My first question was: What is my scholarship budget? I was thrilled to see how generous Darden is regarding the scholarship budget for students and how truly committed we are to making it as affordable as possible.
What are you looking for in a successful candidate?
In the admissions process, we do look at a lot of different criteria. I am a fan of the GMAT. I am a fan of the GRE. I think to look at someone’s GPA over four years is a great indicator. But there are others as well, and work experience is one. They can perhaps show they’ve done a great job managing people or budgets or have made an impact some way within an organization. Maybe they come from a unique industry that would add a unique perspective in a case method environment. So I think we’ll have a more holistic approach in the academic credentials we’re looking for.
What does Darden do to welcome people who might be interested in testing the place out?
We work really hard to make sure, if an applicant is taking time off work to come and get to know the School better, that it’s worth their while. So there are information sessions with faculty members. There are tours with students. And I think, most importantly, the class visit is so illuminating because Darden is so well known for the qualiy of teaching and the education experience. That is something I would highly recommend. And if you are applying to Darden, definitely recognize you have so many advantages by being part of the broader University and such a great community.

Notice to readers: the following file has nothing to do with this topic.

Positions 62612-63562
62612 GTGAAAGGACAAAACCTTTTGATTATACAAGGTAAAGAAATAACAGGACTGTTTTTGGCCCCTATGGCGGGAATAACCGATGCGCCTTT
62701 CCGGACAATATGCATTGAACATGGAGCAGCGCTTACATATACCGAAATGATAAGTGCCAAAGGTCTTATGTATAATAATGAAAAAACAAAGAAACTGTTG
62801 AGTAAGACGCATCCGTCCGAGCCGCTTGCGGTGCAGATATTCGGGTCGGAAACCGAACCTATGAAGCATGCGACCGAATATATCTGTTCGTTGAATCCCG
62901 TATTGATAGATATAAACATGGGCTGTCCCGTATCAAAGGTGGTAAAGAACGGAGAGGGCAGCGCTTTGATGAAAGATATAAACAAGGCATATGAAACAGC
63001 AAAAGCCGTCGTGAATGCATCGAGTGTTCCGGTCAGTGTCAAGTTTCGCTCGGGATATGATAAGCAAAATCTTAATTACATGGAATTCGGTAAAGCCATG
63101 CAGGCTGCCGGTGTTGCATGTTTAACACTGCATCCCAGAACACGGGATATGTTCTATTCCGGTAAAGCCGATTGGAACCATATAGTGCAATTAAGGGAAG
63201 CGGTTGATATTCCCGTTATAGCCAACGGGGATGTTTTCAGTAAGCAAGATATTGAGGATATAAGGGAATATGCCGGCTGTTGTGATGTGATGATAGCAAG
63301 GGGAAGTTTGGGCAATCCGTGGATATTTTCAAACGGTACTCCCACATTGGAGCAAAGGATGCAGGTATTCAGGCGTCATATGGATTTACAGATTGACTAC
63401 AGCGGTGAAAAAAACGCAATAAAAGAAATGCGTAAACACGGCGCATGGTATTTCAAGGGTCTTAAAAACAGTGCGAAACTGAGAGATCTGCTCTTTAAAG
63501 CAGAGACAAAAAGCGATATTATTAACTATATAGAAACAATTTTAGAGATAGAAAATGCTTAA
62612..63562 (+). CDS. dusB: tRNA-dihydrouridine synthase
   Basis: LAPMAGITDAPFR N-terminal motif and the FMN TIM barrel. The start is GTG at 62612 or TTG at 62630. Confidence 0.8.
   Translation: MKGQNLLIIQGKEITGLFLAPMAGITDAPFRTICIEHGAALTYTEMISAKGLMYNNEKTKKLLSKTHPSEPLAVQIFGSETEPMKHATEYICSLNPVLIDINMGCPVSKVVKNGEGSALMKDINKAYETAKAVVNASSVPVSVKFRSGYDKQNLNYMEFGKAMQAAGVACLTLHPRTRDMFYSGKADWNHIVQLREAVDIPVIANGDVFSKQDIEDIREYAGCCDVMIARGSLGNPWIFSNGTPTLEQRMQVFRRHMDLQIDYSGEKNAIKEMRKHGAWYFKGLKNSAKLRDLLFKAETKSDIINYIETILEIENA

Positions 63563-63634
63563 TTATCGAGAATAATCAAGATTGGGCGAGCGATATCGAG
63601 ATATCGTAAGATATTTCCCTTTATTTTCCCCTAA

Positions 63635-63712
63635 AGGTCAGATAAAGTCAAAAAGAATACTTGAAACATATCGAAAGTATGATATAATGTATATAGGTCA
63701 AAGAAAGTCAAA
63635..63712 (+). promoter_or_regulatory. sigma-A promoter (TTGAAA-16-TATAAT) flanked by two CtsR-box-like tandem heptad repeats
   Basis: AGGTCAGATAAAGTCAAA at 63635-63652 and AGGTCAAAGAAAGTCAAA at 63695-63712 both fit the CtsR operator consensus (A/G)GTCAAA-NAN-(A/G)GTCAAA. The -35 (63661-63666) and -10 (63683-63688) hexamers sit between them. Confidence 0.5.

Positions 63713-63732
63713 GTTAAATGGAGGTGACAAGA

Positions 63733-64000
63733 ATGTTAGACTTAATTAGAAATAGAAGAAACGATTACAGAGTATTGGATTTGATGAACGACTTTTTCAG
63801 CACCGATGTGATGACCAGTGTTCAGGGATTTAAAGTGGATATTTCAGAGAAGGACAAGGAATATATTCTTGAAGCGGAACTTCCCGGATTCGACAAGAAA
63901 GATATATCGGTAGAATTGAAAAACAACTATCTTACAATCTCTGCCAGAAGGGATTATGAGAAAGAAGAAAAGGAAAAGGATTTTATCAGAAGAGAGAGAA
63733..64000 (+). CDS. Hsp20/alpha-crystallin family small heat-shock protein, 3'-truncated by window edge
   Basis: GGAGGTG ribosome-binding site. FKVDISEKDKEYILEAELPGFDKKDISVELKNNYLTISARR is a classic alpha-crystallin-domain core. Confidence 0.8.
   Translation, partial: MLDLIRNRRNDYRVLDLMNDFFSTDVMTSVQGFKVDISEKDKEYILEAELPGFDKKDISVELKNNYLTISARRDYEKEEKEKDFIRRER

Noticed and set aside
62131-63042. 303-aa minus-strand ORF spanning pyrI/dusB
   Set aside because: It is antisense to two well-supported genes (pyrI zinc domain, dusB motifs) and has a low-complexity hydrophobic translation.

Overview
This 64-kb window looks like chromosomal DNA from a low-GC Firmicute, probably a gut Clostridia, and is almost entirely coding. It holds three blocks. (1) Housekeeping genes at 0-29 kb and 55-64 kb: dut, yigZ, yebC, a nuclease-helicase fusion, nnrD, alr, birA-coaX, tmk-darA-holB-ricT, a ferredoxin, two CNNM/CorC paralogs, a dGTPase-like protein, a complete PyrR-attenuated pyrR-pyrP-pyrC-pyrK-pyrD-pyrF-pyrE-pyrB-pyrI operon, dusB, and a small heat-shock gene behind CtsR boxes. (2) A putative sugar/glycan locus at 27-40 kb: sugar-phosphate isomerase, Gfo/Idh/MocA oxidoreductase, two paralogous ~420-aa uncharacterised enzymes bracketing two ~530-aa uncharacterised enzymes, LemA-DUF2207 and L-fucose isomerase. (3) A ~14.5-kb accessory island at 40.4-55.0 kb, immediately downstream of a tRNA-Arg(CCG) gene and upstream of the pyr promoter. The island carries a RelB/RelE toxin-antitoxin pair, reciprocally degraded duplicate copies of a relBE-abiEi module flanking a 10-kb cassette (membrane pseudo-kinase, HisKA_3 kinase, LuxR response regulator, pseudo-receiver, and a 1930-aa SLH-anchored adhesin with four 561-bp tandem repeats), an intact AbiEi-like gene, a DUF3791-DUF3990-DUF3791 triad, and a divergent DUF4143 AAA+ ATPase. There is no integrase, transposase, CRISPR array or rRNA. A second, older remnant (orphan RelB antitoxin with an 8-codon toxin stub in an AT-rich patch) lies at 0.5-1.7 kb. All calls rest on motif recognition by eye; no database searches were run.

At one time in your life, you were a student. You took The Executive Program, and you saw first-hand the power of case study teaching.
Darden really prides itself on how experiential it is. The case method is one of many ways Darden has become more and more experiential. To be exposed to cases every single day — what would I do if I were in this situation versus what if I were in that situation — and see how your perspective is altered because of a really vibrant discussion in the classroom, it’s just so applicable to a person’s career going forward.